Review Proposed Draft Budget

Faught explained there is about $225,000 in revenue that we bring in, in a year which can be used for this program after we retire a couple of our debts. There is also talk about expanding the enforcement area from the core into the entire area that is described in this plan as well as possibly raising fees. Between the two of those, the parking side alone is $160,000 in revenue. If you figure you double that area, you might double the revenue. He said he kept the draft budget conservative and he feels good about this budget given that we could get another $102,200. He said he made sure it matched what our budget was, given our history and what we are getting ready to do, both in fees and expansion in the area will meet that need.


Young asked for clarification on salary and wages. Fields asked if the current revenue was from fines and tickets. Faught said some of it is funds from the parking structure. He said he worked with finance to see what piece of that revenue could be used for this program. We currently pay $125,000 to Diamond Parking and we can use roughly $100,000 from fines and the parking structure. What other revenues will we generate from these other proposals? What would it take to expand the area and how much staff? Two full-time employees will be needed to cover the additional area. Currently the program cost for Diamond Parking is about $140,000 and will jump to about $171,000. Linda from Diamond Parking is confident they can cover this additional area, administrative staff will stay the same but a new employee would be brought on to cover the new area. The enforcement side is $171,700 with the expanded area and the parking coordinator position includes wages and benefits of $82,000. In the strategies outlined in the plan, we can hire an employee or a consultant. It will cost about $327,200 to manage the program. He believes this is a reasonable increase considering we are doubling the size of the program.


Young asked what the internal fees are. Tuneberg said think of it as overhead, including space, legal, HR, payroll, etc. Williams (John) asked if there was a general amount that is applied per FTE. Tuneberg said overhead is calculated on approximately 27 different criteria depending on what services you use such as insurances, central services, equipment, fleet, etc. Williams (John) asked if there would be any cost savings for using the parking coordinator to manage some of these things. Faught said if you look at the workload for the first 18 months just the negotiation of all the agreements is a lot of work; the agreements are dependent on our success of the program. If we are successful after this phase, then maybe there will be some time for this position to have time for other things. He said he would like to hire someone and give them enough time to be really successful in obtaining the agreements. He said he sees this position being full-time.


Slattery asked if the internal fees would cover the increases that would be required by legal. It seems that our attorney will be involved more in this process when negotiating leases and working with private businesses, that this will accelerate that level of staff commitment. Tuneberg said for the most part, internal service fees are constant and grow over time. One year you may spend all your time talking to the legal department and the next year you may not need to talk to them at all. We smooth this out over time and not increase it radically. Slattery said she was thinking of the unknown, we do not know how many property owners will be involved in those kinds of purchases or leases. Tuneberg said as far as creating the agreements, there will be an advanced amount of work that comes in from legal. He said when he looked at the conceptual budget, this individual (Parking Coordinator) is going to need some administrative support.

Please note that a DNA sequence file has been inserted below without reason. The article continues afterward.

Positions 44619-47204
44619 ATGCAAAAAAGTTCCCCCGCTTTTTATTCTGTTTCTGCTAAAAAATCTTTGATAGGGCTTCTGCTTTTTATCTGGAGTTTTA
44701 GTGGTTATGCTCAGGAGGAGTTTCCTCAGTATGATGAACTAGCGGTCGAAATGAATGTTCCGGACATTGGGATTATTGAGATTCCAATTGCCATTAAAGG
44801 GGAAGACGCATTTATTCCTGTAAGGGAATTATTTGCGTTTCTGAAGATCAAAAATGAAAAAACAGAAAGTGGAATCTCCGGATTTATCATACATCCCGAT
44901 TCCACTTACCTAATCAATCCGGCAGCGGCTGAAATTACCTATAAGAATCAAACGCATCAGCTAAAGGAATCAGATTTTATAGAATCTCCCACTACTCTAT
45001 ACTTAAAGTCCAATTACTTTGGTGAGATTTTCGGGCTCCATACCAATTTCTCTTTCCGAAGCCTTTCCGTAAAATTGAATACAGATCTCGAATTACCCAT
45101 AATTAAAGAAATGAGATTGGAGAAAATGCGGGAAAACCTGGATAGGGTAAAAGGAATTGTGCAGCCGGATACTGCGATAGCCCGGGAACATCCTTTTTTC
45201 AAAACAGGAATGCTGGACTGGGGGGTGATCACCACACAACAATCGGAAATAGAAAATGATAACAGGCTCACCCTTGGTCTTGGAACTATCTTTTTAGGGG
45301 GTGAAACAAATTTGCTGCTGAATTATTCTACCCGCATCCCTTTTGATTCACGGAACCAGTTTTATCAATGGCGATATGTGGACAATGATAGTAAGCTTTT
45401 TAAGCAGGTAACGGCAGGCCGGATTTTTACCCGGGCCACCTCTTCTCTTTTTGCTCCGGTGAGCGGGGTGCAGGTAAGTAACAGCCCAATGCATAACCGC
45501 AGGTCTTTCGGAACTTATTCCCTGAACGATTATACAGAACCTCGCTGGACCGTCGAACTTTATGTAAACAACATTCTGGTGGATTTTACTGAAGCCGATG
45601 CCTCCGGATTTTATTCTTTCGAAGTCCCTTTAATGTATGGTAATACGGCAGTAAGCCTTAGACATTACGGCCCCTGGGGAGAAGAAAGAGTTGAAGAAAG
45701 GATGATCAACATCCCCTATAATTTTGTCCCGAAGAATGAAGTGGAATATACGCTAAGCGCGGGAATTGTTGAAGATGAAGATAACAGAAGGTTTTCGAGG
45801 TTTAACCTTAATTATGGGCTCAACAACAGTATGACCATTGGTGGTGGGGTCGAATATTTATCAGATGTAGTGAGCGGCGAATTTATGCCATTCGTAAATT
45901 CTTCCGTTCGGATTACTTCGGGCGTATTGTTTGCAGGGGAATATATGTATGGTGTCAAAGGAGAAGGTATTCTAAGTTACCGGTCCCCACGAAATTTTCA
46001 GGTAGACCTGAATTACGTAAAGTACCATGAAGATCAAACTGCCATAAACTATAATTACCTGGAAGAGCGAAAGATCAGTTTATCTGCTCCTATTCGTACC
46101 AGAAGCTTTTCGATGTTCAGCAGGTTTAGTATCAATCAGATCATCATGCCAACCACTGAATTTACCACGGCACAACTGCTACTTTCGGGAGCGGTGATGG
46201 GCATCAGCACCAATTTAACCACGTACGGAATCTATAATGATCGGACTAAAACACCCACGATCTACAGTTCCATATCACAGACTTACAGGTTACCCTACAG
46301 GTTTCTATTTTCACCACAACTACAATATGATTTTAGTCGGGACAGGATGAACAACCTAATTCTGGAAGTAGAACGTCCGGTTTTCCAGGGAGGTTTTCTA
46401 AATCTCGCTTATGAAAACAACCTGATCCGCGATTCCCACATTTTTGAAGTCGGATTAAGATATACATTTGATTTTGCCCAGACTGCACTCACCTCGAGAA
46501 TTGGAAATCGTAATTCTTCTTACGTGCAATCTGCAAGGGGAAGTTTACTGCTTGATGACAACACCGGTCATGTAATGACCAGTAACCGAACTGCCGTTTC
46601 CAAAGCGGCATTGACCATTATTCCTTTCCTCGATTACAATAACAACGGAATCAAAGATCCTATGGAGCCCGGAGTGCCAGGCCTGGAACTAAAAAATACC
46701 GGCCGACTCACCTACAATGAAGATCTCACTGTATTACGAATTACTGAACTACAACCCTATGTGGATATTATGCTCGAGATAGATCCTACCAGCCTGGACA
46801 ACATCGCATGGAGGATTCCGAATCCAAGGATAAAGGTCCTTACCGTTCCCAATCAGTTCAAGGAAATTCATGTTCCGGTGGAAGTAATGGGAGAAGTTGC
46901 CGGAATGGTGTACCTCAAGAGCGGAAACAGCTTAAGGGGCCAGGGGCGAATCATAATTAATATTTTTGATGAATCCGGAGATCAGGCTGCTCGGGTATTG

Young said for example, we have this new initiative there is going to be some percentage of overhead and staff resources that will be directed towards this program starting up. Besides the new staff that are identified here, he interpret this as saying you will take existing resources from the city and direct them to doing what they need to do with legal or secretarial; it seems there is potential for redundancy that if you have existing staff and overhead, the current staffing level beside these two new positions, the overhead uses existing resources, which seems like it is going to double counter every other project that gets overhead and at a certain point it is more than a 100% of these resources. Tuneberg said yes, attention from other activities will be directed to parking activities and parking will pick up their percentage and reduction will occur elsewhere.


Thompson said there is potentially some Transient Occupancy Tax (TOT) and Food & Beverage tax revenues that have to be used for tourist related expenditures, which are not included here. Faught said we didn’t have to look at those funds because the Diamond Parking’s expanded area alone should generate the additional revenue needed. Thompson said this could be used to pay for at least the Coordinator position as well as the other costs incurred within this plan; from signs to consultants, parking meters that have to get paid for whether those get for paid out of this fund or another is not being addressed. Faught said the consulting work, to do the additional tracking needs to be done this year, so that money will have to be used this year, so that cost will already be expended. Signs are generally paid for out of the street fund, which we will continue to do.